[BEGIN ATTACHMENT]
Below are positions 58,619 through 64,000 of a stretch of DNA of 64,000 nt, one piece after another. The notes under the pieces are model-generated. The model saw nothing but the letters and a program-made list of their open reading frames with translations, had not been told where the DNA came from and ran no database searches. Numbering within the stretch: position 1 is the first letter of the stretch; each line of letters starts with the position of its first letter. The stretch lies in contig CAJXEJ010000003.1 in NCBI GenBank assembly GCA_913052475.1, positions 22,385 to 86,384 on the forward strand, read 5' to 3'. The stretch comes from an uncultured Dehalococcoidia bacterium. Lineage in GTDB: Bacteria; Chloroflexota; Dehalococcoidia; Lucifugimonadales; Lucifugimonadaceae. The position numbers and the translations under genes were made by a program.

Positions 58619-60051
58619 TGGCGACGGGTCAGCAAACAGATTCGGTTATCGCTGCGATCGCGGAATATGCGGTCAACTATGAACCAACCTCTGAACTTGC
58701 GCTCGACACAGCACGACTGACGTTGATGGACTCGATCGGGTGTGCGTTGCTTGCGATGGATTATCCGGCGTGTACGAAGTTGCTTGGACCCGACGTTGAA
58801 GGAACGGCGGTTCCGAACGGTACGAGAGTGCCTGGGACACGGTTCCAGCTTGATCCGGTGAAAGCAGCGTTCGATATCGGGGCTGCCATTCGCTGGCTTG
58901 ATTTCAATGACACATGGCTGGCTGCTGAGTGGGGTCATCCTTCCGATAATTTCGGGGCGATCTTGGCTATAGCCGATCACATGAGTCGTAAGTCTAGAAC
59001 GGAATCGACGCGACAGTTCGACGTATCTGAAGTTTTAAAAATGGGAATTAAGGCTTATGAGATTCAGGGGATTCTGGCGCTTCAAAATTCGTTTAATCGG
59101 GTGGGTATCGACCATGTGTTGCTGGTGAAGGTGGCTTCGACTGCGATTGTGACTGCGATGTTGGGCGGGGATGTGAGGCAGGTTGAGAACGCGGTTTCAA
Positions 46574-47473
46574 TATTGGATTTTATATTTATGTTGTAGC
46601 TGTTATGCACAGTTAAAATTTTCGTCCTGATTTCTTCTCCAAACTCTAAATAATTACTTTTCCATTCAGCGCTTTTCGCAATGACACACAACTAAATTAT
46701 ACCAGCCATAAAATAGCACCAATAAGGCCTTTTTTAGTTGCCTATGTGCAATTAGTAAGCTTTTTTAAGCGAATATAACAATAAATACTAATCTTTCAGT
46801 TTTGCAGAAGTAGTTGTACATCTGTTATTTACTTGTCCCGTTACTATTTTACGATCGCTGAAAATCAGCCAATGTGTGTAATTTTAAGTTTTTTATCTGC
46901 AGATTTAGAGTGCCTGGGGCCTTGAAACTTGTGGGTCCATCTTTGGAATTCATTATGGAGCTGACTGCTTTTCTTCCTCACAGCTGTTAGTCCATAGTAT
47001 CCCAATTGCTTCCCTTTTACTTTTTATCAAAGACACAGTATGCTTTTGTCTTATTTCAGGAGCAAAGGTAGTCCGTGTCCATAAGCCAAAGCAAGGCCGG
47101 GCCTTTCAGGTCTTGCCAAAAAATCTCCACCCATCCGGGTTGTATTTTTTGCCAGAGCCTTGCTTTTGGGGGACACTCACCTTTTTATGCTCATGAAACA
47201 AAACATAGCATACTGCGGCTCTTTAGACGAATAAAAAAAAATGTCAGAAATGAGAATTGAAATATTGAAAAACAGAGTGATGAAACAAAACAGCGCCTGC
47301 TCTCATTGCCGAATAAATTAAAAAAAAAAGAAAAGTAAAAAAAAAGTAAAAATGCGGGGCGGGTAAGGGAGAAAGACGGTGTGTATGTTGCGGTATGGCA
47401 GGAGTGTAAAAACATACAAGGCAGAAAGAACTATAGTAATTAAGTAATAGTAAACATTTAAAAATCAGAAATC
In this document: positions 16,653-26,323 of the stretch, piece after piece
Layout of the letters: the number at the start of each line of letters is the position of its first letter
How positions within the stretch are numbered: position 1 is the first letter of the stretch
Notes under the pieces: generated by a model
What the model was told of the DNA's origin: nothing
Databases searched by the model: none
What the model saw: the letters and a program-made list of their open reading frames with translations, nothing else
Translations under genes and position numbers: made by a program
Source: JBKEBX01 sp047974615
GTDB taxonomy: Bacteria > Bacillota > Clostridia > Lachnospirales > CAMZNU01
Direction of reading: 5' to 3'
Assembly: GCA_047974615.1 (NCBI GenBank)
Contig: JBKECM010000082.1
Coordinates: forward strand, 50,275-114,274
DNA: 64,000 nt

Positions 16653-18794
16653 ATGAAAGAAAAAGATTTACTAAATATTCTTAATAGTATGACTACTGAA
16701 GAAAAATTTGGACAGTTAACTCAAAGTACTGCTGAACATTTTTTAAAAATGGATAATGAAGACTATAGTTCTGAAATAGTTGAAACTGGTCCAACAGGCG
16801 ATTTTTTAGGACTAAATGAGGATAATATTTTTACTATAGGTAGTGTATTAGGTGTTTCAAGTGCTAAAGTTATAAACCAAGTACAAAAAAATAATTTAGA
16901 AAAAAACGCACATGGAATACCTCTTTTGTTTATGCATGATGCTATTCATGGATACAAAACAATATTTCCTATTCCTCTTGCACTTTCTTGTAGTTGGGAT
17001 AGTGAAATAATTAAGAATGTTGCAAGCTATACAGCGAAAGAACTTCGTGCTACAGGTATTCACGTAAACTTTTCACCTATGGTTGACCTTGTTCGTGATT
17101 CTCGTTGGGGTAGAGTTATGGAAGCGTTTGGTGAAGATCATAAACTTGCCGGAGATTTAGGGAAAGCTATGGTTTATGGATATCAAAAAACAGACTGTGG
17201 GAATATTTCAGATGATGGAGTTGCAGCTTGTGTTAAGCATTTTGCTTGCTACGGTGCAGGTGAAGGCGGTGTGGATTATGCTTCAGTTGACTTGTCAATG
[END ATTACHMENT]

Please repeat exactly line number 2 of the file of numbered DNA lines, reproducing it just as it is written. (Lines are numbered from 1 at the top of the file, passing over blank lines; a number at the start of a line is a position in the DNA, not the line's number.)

Positions 58619-60051